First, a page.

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What would it take to make you do something truly awful? One day, psychology professor David Buss headed to a friend's house for a party. But when he arrived, his friend--a mild-mannered fellow professor--wasn't there to greet him. As David explains to producer Pat Walters, his friend was upstairs in a rage--threatening to kill his wife if he didn't get out of the house immediately. David tells us what happened next, and how it led him to ask 5,000 people all over the world a dark question, "have you ever thought about killing someone?," with an even darker answer.

That's what we're struggling with this hour--do violence and cruelty lurk inside us all? Benjamen Walker helps us explore this question by way of one of the most famous psychology experiments of all time. The year was 1961, the same year Adolf Eichman went on trial for Nazi war crimes. His defense boiled down to the assertion that he was just following orders. Enter Stanley Milgram. His now-notorious experiment at Yale found that 65% of participants were willing to administer the maximum electrical shock to a fellow citizen when prodded by a experimenter. But as Alex Haslam makes clear...the experiment isn't just about obedience. If you look closely, a more complicated--and more unsettling--picture emerges. One that forces us to ask ourselves, as Alex puts it: "what is greater, and what is good?"


David Buss, The Murderer Next Door: Why the Mind Is Designed to Kill


Dr. David Buss, Alex Haslam and Benjamen Walker

Produced by:

Pat Walters

Comments [18]


By the end of this segment it becomes clear how Western science has replaced God. That anyone would torture another for "the greater good" is always done in the name of some Idealism.

Jun. 17 2016 07:43 AM
Maureen from Jackson, NJ

While listening to the year end special (2015) a name got brought up that sparked (pun unintended) a memory...."Stanley Milgram".

There was an episode of Law & Order SVU that featured this character and it was played by the late Robin Williams.

One of my all time favorite episodes of Law & Order....probably due to the Robin Williams appearance. He portrayed the character superbly!

Maybe I missed it but surprised that this wasn't mentioned in the Radiolab episode.

Jan. 01 2016 07:26 AM
Erika from Staunton, IL

I agreen with Greg. If you talk to student of linguistics or NLP, the very fact of saying "you have no choice" reminds the subjects that a choice does exist and they can choose not to continue.

Oct. 25 2015 12:37 AM
Heidi from NYC

Why isn't this working for me? I can't listen on any of these pages or iTunes!

Aug. 14 2013 01:17 PM
Kriti from Massachusetts

I agree with this statement The Milgram Experiments show us that people follow orders. Because it's weird that the majority of the people went further on than what we had expected, when the products in which the authority was in charge. Just like when the tester says "you have no choice", i guess it alerts the individual's sense of their responsibility. But when they use the final product "you don't have a choice", thats when they alert that they would have to be stopped or to keep going. The tester did feel empathy towards the learner and felt that it was not right to so/keep on going. but again the role play of the authority was kind of pressuring on the tester and the tester kept on going. But why were they obeying and acting against their own better judgment? The tester has the will to say No or to get up and leave because No one was forcing the tester to push down the voltages. Yet, but he continued to obey his instructor. It's really frightening that we live with people who are just a little bit more obedient to society than thinking for themselves.&..their responsibility.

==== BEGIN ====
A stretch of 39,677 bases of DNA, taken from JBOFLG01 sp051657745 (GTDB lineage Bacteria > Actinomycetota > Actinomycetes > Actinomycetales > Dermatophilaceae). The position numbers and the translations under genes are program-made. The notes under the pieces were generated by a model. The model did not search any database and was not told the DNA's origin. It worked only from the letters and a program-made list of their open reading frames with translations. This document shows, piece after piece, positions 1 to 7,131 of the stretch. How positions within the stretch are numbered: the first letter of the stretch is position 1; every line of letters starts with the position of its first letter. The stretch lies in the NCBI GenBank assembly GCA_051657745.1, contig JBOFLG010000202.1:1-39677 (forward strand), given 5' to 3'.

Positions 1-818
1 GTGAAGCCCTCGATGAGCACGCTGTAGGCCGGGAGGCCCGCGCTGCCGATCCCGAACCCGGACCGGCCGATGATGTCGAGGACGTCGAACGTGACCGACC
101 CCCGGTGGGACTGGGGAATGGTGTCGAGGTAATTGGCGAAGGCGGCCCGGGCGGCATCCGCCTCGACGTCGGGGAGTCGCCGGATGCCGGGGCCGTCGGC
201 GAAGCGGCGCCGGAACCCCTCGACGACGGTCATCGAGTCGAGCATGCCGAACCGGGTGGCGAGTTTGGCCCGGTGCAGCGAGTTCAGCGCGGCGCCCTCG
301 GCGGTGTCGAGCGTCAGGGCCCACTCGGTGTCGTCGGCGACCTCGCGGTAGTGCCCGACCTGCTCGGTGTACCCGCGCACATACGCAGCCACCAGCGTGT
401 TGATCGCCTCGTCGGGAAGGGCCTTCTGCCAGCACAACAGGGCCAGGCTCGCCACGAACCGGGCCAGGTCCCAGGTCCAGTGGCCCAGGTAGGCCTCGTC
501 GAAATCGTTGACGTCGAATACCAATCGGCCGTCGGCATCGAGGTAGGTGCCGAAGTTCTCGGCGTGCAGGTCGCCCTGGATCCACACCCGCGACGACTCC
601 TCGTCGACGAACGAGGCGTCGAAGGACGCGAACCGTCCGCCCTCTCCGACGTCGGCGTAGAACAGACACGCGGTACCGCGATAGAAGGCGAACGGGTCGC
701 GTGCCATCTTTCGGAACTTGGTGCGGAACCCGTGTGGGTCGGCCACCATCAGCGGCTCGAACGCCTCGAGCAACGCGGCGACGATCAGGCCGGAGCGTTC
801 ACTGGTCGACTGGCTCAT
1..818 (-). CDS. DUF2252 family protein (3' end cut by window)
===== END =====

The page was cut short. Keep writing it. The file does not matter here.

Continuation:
Jun. 08 2013 02:55 PM
MN Nazareth

Alice Miller did a great deal of work trying to figure out why people acted as they did in Nazi Germany, starting with Hitler and going all the way down the hierarchy. She blamed it on Black Pedagogy. And if she was right, then we will never get rid of the bad in ourselves until we treat the littlest among us better.

Jun. 15 2012 08:19 AM
Justin W. from Sacramento,CA

To say the milgram experiments were in anyway not a disgusting display of people will (or lack there of)  to give into authority is atrocious. The ad verecundiam argument, and on going logical fallacies given throughout the interview proves how intellectually bankrupt the guest was, and should signal red flags in every listeners mind to actually read about the experiment for themselves. Once you do you will understand how these people are not brave do to the astounding result that 65 % of the participants in Milgram’s study delivered the maximum shocks. Saying that the majority of people will do exactly what an authority figure tells them to with out question. 

Jun. 08 2012 01:46 PM
VM bklyn from Brooklyn

They are discussing the Milgram experiments now - it's fascinating but it seems to me that the rationale is different from what they are saying. In the conditions in which the "authority" is in charge, i.e., someone else, people will go further than what we expect. But when the tester says "you have no choice" it calls to the front the individual's sense of choice, which alerts them to their own responsibility.
This shifts the "responsible party" role in their mind from the scientist to themselves, and so at that point they decline.
It looks like Greg's comment is on this line as well.

Jun. 03 2012 04:26 PM
Tom fuller

Who was telling the story of the serial killer and who was the killer?

Jun. 03 2012 01:57 PM
Michael from Switzerland